Gujarat Assembly Passed The Gujarat Cattle Control BILL 2022
In a bid to check the menace of stray cattle in urban areas, the Gujarat Assembly recently passed the Gujarat Cattle Control (Keeping and Movement) in Urban Areas Bill 2022, that gives the state government and local bodies the power to declare parts of an urban area or an entire urban area as ‘prohibited zones’ for cattle rearing and movement. As part of the new law, which has been opposed by the maldhari community of cattle-rearers, violations will now be a cognisable offence.
The new law will be applicable in Gujarat’s eight major cities – Ahmedabad, Vadodara, Surat, Rajkot, Gandhinagar, Jamnagar, Bhavnagar and Junagadh – which have municipal corporations and 162 towns which have municipalities and are notified as urban areas. Accor*ding to the new law, the registration and tagging of animals will be made mandatory in municipal areas. The cattle breeders will have to secure a license to keep cattle in urban areas. Pastoralists will be liable to obtain a license within 90 days of the new law coming into force. All livestock kept by breeders will have to be tagged within 15 days of receiving their licenses. If any ‘tagged’ animal is caught wandering around, its owner will be charged with a criminal offense. To investigate the case, the local authorities will appoint a licensed inspector.
The Gujarat Provincial Municipal Corporation Act 1948 and The Gujarat Municipalities Act, 1963 provide for control of animal nuisance in urban areas. Animal nuisance control is treated as a civic service under this act. With more resources at their disposal, the municipal corporations have animal nuisance control departments (ANCDs) which impound stray cattle, keep them in cattle pounds and if not claimed by owners within a week, seize them and send them to panjarapoles (charitable organisations working for animal welfare). However, most municipalities lack resources and facilities for carrying out such operations. Some time ago, Gandhidham municipality in Kutch had impounded 600 bulls and male calves after complaints from residents. But eventually, the civic body was forced to let them loose in a gradual manner as it ran out of resources to maintain them. ANCDs initiate criminal action under Section 91 of Gujarat Police Act, 1951. But courts allow release of cattle on payment of Rs 200 fine. Presently, municipal corporations charge Rs 1,000 fine and up to Rs 700 maintenance cost per cattle head per day from owners who come to claim their cattle after being impounded by civic bodies. The new law will replace the Gujarat Essential Commodities and Cattle (Control) Act, 2005.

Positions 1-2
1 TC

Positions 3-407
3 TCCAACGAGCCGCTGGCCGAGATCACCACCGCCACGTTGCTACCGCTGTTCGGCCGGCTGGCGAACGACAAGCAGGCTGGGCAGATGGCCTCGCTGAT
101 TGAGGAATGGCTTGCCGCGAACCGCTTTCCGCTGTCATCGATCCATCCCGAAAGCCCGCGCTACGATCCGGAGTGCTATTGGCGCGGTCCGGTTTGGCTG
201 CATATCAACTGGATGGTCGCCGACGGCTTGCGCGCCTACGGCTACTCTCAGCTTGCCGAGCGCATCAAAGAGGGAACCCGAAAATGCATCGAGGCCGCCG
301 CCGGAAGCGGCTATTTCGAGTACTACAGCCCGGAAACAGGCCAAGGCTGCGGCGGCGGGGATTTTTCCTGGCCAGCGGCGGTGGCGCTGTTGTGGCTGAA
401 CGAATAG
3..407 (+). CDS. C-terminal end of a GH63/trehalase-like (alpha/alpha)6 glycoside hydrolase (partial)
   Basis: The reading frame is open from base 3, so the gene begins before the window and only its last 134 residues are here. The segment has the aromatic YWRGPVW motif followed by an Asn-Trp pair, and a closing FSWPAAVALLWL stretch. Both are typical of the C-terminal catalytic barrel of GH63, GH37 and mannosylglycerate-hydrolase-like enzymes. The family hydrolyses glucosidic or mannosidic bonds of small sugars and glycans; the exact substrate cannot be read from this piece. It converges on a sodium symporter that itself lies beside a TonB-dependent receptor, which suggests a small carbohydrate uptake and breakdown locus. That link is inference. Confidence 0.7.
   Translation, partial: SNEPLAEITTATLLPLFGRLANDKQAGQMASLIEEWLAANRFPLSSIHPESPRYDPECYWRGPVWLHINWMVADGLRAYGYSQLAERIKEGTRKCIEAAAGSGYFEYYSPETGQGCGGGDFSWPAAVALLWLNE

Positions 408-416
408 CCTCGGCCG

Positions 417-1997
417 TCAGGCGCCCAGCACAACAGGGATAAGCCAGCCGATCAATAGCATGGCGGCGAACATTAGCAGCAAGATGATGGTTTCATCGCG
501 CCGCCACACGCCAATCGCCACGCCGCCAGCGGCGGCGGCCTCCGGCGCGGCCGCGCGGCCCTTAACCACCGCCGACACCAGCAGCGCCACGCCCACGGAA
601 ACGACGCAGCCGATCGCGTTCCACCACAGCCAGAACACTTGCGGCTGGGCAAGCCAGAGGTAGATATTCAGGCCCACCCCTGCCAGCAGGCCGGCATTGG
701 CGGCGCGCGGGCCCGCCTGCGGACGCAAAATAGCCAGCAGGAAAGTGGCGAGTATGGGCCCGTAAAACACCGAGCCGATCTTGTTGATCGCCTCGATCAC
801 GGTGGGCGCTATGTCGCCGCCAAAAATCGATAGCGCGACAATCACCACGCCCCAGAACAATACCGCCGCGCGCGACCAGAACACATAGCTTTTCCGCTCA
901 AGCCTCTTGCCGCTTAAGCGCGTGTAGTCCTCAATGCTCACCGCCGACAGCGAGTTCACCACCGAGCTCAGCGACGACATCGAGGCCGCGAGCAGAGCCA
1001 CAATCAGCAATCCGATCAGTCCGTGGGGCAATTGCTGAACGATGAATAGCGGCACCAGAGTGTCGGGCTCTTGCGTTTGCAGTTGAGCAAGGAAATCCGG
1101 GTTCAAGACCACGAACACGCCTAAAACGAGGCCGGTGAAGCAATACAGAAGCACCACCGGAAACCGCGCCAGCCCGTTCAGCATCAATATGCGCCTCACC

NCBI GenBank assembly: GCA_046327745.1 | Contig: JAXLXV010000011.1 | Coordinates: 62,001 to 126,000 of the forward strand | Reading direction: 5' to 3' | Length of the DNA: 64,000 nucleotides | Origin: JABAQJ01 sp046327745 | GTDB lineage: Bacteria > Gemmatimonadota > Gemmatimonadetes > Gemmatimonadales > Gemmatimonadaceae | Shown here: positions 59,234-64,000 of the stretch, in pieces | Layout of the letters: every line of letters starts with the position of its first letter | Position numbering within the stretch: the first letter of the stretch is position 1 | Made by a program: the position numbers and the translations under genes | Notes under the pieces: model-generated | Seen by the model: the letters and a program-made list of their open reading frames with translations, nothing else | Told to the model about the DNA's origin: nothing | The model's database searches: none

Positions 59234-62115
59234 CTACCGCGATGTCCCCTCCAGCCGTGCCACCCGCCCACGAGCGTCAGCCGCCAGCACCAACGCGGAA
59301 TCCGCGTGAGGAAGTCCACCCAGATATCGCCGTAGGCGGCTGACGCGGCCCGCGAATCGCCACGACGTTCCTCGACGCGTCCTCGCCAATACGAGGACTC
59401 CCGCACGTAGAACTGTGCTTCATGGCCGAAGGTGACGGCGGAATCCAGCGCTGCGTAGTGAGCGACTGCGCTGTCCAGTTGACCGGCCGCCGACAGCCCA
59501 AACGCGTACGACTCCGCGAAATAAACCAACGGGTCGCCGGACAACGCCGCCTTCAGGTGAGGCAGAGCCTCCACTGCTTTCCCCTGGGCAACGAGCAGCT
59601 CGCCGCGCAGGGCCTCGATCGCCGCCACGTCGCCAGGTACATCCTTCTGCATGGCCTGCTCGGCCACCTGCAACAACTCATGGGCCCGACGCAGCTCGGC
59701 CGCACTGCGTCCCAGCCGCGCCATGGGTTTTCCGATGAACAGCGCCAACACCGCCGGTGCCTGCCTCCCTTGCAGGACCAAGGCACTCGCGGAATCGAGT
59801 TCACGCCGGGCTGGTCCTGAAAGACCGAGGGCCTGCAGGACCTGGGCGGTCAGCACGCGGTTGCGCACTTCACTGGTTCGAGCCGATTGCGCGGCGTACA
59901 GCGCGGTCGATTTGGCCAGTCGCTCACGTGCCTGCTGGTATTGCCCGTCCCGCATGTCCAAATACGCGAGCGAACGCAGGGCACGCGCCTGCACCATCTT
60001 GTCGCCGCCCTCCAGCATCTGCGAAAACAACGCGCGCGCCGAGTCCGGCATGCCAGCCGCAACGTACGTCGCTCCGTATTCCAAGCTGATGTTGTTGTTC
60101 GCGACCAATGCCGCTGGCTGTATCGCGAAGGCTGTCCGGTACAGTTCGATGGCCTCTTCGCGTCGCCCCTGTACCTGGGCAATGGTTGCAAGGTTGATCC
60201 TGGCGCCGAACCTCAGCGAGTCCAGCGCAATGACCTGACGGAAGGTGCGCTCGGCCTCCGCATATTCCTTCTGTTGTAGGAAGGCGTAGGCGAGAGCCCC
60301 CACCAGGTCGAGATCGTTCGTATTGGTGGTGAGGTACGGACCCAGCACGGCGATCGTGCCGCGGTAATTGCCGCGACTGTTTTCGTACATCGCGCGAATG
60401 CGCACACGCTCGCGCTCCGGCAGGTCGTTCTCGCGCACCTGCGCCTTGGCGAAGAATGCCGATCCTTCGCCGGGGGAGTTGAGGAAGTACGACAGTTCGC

Almost all major cities and towns have been grappling with the stray cattle menace. Over the past eight years, Rajkot Municipal Corporation (RMC) has impounded 72,000 cattle heads straying on city roads. Besides the loss of human lives and injuries in accidents involving cattle on city roads, the problem is exacting a heavy financial cost also. RMC spends lakhs on maintaining the impounded and unclaimed cattle-heads and transporting them to panjrapoles as far away as Surat in south Gujarat and Palanpur in north Gujarat. Civic officers say the problem has been exacerbated by bullocks losing their relevance due to advent of mechanisation in agricultural operations and prohibition on their slaughter as well as threats of cow vigilante groups. In rural areas, feral cattle, including bulls and unproductive cows destroy standing crops, farmers are herding such feral cattle together and releasing them in urban areas.
The maldharis or herdsmen, who have protested against the proposed law, are found residing in pockets of all cities and towns in Gujarat. The cattle rearing community, which forms part of the Other Backward Classes (OBC), residing in urban areas are usually members of Rabari, Bharvad, Gadhvi, Ahir and Jat Muslim communities. They believe their occupation of rearing cows amounts to service to gaumata (the cow mother). Maldharis roughly form 10 per cent of Gujarat’s population, their concentration being higher in Saurashtra, Kutch and North Gujarat.
It is agreed cattle should not be let loose on city roads. But the problem really is of bulls and male calves that are of no use these days. Maldharis are not against the law but the government should think about their means of livelihood too. Even if they move out of the city limits, once the city grows, they will again be thrown out. But if the government allots them land— even if on the outskirts but with long term guarantees — they can consider moving out. If the government can allot land to an Amul dairy, it can certainly allot some land to Maldharis, who supply milk to everyone, including Amul.